I don't know what one would do to keep one's spirits if it weren't for the theatres and restaurants, and the little dances, with Ciro's band to bang away till breakfast time. The coon music, by the way, isn't getting depressed at all--in fact, it's madder than ever.
Gossip columnist in the Tatler, September 1916.
Another expat was Dan Kildare, who we last met working for Joan Sawyer as her bandleader at the Persian Garden in New York. From 1915 to 1917, Kildare and his band played in London at Ciro's Restaurant, a swank Orange Street club that was decorated in Louis XIV style and featured a sliding roof and a dance floor on springs. Kildare's group also played society gigs, including a garden party at Grosvenor House attended by Winston Churchill and Lord Asquith. (From Tim Brooks' Lost Sounds.)
The British branch of Columbia Records soon signed Kildare and christened his band with the gruesome name "Ciro's Club Coon Orchestra." The first sessions, in August 1916, were cuts of popular show tunes, including Raymond Hitchcock's "I Can Dance With Everybody Except My Wife," included here--the tracks, possibly due to poor engineering, are overwhelmed by the banjo players, so that Kildare's piano is barely audible and the drums sound like they're in another room.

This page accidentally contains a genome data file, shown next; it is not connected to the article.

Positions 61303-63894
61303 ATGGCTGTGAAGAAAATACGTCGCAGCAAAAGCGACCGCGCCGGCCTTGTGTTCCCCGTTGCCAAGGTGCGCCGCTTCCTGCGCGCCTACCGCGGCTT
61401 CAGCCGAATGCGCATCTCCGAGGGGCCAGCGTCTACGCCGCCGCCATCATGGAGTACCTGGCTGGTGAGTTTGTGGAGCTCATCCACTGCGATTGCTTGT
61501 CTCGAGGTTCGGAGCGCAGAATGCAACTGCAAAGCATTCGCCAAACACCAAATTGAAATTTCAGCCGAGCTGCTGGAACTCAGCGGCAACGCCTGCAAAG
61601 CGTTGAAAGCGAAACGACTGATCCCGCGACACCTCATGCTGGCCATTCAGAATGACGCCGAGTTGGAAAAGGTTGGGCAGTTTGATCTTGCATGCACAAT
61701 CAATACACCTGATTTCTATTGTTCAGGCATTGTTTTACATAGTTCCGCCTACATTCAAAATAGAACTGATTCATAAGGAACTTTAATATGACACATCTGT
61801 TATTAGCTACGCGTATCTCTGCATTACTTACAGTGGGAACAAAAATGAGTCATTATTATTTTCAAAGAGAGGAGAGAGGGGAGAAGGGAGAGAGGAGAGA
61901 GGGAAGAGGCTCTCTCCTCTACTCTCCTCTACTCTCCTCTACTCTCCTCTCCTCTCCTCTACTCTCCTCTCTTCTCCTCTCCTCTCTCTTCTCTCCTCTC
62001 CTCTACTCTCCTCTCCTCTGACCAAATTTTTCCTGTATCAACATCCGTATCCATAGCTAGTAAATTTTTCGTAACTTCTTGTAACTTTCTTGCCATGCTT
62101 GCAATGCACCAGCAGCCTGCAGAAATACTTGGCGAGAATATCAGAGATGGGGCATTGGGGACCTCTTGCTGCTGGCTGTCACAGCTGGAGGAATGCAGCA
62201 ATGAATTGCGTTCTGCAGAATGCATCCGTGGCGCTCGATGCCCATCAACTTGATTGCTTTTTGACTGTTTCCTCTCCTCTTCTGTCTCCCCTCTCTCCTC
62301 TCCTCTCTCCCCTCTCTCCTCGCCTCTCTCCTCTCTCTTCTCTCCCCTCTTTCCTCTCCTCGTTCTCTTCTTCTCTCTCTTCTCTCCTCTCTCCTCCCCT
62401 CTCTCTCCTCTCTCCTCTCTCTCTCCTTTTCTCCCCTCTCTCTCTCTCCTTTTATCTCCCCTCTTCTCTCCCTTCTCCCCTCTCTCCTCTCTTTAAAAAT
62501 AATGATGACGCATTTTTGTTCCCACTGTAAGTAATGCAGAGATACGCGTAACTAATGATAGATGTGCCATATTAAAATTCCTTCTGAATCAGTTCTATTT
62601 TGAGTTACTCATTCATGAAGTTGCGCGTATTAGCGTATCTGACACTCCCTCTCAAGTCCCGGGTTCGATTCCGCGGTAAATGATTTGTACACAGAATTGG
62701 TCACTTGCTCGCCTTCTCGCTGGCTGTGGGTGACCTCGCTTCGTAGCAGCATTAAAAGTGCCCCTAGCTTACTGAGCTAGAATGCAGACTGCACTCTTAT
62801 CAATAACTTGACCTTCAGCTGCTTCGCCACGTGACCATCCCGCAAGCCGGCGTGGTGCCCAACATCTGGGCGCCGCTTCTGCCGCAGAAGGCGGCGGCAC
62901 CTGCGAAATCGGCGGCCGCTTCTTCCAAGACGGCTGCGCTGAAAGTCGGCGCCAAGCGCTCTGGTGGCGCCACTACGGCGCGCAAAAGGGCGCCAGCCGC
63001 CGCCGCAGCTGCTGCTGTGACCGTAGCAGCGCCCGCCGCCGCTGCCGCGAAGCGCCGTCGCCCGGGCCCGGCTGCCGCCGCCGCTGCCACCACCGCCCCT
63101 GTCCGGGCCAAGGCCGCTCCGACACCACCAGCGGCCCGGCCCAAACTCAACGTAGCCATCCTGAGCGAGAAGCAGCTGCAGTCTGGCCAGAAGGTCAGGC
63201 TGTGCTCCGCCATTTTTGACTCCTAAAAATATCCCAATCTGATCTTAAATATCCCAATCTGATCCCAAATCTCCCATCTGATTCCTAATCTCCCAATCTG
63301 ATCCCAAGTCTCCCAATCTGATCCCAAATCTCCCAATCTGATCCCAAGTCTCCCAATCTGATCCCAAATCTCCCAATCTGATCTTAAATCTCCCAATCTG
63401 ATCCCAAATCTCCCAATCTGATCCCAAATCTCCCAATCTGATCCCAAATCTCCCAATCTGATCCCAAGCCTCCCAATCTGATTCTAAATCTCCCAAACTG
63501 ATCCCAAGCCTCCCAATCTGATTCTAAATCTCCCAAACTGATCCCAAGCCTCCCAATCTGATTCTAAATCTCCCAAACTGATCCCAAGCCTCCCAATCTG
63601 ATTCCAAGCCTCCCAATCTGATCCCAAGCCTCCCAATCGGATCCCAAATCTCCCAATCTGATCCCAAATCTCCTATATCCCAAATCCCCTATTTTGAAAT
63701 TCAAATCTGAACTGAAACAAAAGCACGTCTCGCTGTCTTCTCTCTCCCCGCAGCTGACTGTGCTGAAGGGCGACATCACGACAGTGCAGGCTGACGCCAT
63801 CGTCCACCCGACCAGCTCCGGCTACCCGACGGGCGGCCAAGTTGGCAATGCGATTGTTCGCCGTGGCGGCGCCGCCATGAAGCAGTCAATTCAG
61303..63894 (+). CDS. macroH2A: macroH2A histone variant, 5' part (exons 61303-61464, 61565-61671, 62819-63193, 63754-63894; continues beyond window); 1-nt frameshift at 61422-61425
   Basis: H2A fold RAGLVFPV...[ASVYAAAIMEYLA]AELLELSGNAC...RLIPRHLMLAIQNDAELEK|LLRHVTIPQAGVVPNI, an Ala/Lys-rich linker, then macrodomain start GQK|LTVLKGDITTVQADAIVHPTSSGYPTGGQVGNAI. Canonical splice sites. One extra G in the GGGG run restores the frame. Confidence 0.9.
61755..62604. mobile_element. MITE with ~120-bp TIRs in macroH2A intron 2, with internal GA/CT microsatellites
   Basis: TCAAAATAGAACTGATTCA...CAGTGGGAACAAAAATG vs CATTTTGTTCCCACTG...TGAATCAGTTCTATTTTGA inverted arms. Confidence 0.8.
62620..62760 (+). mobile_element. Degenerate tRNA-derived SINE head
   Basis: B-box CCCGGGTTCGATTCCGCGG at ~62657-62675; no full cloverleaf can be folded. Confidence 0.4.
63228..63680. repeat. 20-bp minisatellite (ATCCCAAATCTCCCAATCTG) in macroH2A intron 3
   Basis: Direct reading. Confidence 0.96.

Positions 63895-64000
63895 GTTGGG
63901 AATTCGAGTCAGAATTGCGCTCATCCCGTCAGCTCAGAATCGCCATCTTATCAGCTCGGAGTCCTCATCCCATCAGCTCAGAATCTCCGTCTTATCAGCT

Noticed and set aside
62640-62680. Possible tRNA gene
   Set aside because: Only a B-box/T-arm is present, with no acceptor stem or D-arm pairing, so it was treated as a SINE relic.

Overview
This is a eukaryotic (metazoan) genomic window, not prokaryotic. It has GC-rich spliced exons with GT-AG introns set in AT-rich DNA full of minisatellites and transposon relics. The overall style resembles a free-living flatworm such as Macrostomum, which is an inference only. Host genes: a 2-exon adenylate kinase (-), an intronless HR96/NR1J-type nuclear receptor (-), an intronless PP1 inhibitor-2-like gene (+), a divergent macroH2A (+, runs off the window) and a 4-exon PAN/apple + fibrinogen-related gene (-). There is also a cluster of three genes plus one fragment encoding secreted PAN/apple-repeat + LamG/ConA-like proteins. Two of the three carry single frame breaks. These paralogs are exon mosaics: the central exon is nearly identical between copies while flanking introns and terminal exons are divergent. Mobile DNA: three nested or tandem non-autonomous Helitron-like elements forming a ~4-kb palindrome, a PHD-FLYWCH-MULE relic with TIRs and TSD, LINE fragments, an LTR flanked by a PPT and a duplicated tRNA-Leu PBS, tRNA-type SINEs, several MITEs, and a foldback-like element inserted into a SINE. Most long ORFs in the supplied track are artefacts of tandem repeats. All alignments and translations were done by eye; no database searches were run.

The Orchestra, on this track, was Kildare (p), Walter Kildare (vox), Vance Lowry (banjo), Ferdinand Allen (banjoline), Sumner "King" Edwards (b) and Hugh Pollard (d); recorded in London and released as Columbia 2703; on Ragtime to Jazz Vol. 4.
Hugo Ball, 1916
DADA! DADA! DADA! DADA!
On Saturday night, the 5th of February 1916, in Zurich, the Cabaret Voltaire opened.
Dada has been mixed up with an art movement though it has nothing to present as an art movement if you think of Cubism, of Impressionism, or whatever, these are all problems of form, of color, of something that is shown or devised or has the aim of being a work of art; now this we didn't have at all. We had practically nothing except what we were.
Richard Huelsenbeck, 1971.
The Cabaret Voltaire was a six-piece band. Each played his instrument, i.e., himself.
Hans Richter, 1964.
Total pandemonium. The people around us are shouting, laughing, and gesticulating. Our replies are sighs of love, volleys of hiccups, poems, moos and the miaowing of medieval Bruitists. [Tristan] Tzara is wiggling his behind like the belly of an Oriental dancer, [Marcel] Janco is playing an invisible violin and bowing and scraping. Madame [Emmy] Hemmings, with a Madonna face, is doing the splits. Huelsenbeck is banging away nonstop at the great drum, with [Hugo] Ball accompanying him on the piano, pale as a plaster dummy.
Hans Arp, describing lost Janco painting of the Cabaret Voltaire, 1948.
This recording of Richard Huelsenbeck, Tristan Tzara and Marcel Janco's "simultaneous poem" "L’amiral cherche une maison à louer"("the admiral looks for a house to rent") demonstrates how the piece was performed on stage on its debut in March 1916. It's a poem that can only exist as a performance, as being three separate verses delivered at once, it's impossible to read on the page. Performed by the Italian trio Excoco (Hanna Aurbacher, Theophil Maier and Ewald Liska); on Futurism and Dada Reviewed.
Next: The Day of the Women's Death Battalion